Rising inflation is a global problem: US policy choices are not to blame

Key points:

  • An international comparison between OECD countries shows that rising inflation is a global phenomenon, not unique to the United States.
  • This fact strongly argues that high inflation in the United States was not driven by any single American policy, nor by the American Rescue Plan and other generous tax cuts during the recession and the resurgence of the pandemic, nor by anything else centered around. on the United States.
  • Some have argued that the global rise in inflation means that many countries, including the United States, have overstimulated their economies and generated excess aggregate demand. But this explanation is not supported by the data. Countries with the largest falls in unemployment over the past 18 months have not experienced major inflation peaks.

Consumer price data for June 2022 showed another month of rapid inflation, with headline inflation up 9.1% yoy and core inflation (which does not include energy price volatility and of foodstuffs), up 5.9%. This level of inflation has obviously become an important political issue this year. However, this problem resonates politically, as does an economic a common narrative blaming the Biden administration and its political choices for causing inflation is deeply misleading.

This is not simply a case of clearing the Biden administration’s choices: how the recent inflationary explosion will be interpreted will have enormous consequences on the response of policymakers. A strong chorus of influential economic and political analysts continues to emphasize the need for the Federal Reserve to continue to sharply raise interest rates to slow growth to “hold back” inflation. This approach risks dire consequences and threatens to put aside the extraordinary political outcome of a full recovery of jobs from the pandemic recession.

In the COVID-19 recession, the economy lost over 22 million jobs. But by June 2022 (after 28 months), the level of employment in the United States corresponded to the last month before the pandemic (February 2020). Compare this to the growth in employment after the Great Recession of 2008-09, when it took more than six years (75 months) to regain the just under 9 million lost jobs and reach pre-recession employment levels. The much faster recovery from the COVID-19 recession was significantly driven by a much more aggressive fiscal policy response.

This more aggressive fiscal response is often attributed to the outbreak of inflation over the past 18 months. The most compelling evidence that questions this interpretation is a comparison of inflation between the United States and a large set of other rich countries that have undertaken a wide range of fiscal responses. Despite differing fiscal responses, essentially all of these countries have experienced a rapid acceleration in core inflation. This means that today’s inflation is Not a uniquely US problem, and therefore unrelated to the necessary and effective economic policies that have driven the rapid economic recovery we are witnessing today.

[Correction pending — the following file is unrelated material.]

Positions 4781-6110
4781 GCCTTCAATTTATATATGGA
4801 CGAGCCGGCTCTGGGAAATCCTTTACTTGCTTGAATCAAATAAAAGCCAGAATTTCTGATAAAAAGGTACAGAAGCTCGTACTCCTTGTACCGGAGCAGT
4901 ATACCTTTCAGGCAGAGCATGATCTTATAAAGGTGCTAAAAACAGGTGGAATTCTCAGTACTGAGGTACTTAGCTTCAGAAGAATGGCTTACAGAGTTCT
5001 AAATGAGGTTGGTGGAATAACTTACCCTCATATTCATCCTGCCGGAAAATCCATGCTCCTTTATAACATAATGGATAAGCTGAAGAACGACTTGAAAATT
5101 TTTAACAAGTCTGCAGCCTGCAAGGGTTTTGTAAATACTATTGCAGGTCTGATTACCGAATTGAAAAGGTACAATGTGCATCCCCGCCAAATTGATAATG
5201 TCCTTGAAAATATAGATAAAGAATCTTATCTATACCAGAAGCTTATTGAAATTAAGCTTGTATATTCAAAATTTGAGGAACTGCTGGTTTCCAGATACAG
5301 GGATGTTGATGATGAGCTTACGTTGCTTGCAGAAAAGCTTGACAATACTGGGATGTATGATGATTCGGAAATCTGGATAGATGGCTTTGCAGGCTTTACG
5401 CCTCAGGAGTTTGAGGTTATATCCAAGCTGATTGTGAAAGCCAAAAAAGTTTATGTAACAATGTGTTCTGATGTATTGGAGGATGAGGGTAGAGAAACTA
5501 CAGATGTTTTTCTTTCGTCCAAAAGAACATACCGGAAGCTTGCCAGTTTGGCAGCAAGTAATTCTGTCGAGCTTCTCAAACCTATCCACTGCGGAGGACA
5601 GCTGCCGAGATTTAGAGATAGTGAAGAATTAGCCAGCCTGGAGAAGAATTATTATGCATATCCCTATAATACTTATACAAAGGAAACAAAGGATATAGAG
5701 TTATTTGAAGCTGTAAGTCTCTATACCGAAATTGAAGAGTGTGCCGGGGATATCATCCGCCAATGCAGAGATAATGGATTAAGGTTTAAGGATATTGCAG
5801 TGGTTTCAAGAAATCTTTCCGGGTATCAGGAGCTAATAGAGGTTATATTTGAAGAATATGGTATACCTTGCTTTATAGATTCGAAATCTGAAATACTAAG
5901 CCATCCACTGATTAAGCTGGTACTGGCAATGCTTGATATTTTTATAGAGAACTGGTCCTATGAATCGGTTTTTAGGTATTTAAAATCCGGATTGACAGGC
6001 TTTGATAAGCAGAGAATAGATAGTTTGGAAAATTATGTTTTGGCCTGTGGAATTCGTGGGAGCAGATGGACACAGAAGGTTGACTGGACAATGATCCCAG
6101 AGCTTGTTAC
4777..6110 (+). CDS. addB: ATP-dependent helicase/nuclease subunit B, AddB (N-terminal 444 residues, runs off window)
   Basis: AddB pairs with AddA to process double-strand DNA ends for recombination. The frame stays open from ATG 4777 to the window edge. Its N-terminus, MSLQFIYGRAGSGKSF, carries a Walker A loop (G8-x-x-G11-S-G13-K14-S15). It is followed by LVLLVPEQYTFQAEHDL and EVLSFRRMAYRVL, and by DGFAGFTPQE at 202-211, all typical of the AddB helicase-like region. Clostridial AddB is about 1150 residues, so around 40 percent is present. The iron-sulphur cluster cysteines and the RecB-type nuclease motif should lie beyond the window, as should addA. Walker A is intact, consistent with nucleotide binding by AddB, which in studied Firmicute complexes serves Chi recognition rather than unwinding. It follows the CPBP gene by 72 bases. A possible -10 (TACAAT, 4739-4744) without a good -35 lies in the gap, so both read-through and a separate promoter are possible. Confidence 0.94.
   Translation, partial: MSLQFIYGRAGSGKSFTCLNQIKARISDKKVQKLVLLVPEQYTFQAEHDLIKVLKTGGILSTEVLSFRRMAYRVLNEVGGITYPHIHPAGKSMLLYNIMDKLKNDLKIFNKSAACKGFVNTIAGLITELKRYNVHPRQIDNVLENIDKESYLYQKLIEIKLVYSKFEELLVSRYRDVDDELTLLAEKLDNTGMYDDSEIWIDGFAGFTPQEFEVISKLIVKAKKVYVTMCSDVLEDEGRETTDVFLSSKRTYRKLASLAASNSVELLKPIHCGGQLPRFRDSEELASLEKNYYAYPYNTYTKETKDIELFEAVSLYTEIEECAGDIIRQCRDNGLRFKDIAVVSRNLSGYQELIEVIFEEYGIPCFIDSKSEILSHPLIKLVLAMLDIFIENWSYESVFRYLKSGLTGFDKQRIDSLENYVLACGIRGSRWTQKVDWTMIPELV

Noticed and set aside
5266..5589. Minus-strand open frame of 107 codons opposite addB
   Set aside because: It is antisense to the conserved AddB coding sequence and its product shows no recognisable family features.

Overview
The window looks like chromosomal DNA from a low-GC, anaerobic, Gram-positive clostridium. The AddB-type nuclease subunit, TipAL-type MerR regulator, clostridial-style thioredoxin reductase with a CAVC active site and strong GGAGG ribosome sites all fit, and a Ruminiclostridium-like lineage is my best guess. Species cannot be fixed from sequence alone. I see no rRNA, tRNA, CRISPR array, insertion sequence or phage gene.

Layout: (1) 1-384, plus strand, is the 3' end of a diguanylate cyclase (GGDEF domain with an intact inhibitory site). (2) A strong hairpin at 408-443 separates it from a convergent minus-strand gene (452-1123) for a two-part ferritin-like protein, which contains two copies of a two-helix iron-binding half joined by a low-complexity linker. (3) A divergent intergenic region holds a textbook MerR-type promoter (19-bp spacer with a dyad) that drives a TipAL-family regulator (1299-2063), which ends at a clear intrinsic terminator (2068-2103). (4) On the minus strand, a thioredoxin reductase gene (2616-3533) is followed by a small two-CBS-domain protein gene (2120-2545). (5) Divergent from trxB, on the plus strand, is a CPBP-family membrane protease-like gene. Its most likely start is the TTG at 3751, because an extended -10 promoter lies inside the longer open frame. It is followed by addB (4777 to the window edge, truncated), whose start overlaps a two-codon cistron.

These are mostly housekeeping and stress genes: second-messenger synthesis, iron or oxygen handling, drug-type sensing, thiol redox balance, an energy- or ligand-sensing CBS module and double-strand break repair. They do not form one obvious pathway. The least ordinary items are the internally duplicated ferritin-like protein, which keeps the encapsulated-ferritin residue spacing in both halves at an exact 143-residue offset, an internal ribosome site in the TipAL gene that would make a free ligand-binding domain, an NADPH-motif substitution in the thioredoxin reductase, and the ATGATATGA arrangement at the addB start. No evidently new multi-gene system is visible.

In Figure A, we focus on core inflation (excluding energy and food prices) because it is widely considered a better target for basing decisions on macroeconomic stabilization. Energy and food prices are not only volatile, they are also fixed in global markets, which means that their price changes provide very little information on whether the US economy is currently experiencing macroeconomic imbalances. It is also useful to highlight core inflation because many comments have argued that inflation in other advanced economies is overwhelmingly affecting energy and food prices and much less about core prices. This statement is not supported by the data in Figure A.

As Figure A shows, all but one of the Organization for Economic Co-operation and Development (OECD) countries experienced an acceleration in core inflation. More significantly, this international comparison tells us that the United States is not an outlier in its experience with accelerating core inflation (the only obvious outlier in these data, Turkey, is currently experiencing higher than 40% and is not included in the figure). The US is on the higher side of inflation experiences, but far from the top and not much above the average (or even the median) of all other OECD countries. The result of the figure is clear: a global phenomenon – accelerating inflation – requires a global explanation and “Biden policies” obviously do not provide it.

The acceleration of inflation is global: Difference in core inflation rates from December 2020 to May 2022 compared to “normal” pre-pandemic 2-year inflation

Village Acceleration of inflation
JPN -0.0016
NEITHER 0.014173
THAT 0.01475
NLD 0.01691
GRC 0.01806
BETWEEN 0.018085
IT 0.019159
MEX 0.022772
ING 0.023085
NICE 0.02426
ESP 0.024595
COR 0.026003
WITH THE 0.027358
LUX 0.02815
ISR 0.0285
DNK 0.030457
AUT 0.031292
Non-US median 0.031292
POWER 0.033041
EVS 0.033199
FIN 0.033758
GBR 0.03608
IRL 0.036566
Non-US media 0.036831
United States 0.038027
SVN 0.040865
ISL 0.042115
LVA 0.042944
PRT 0.051002
HUN 0.054954
East 0.064302
POLO SHIRT 0.065441
CHL 0.065947
LTU 0.069453
SVK 0.076997
CZE 0.101539
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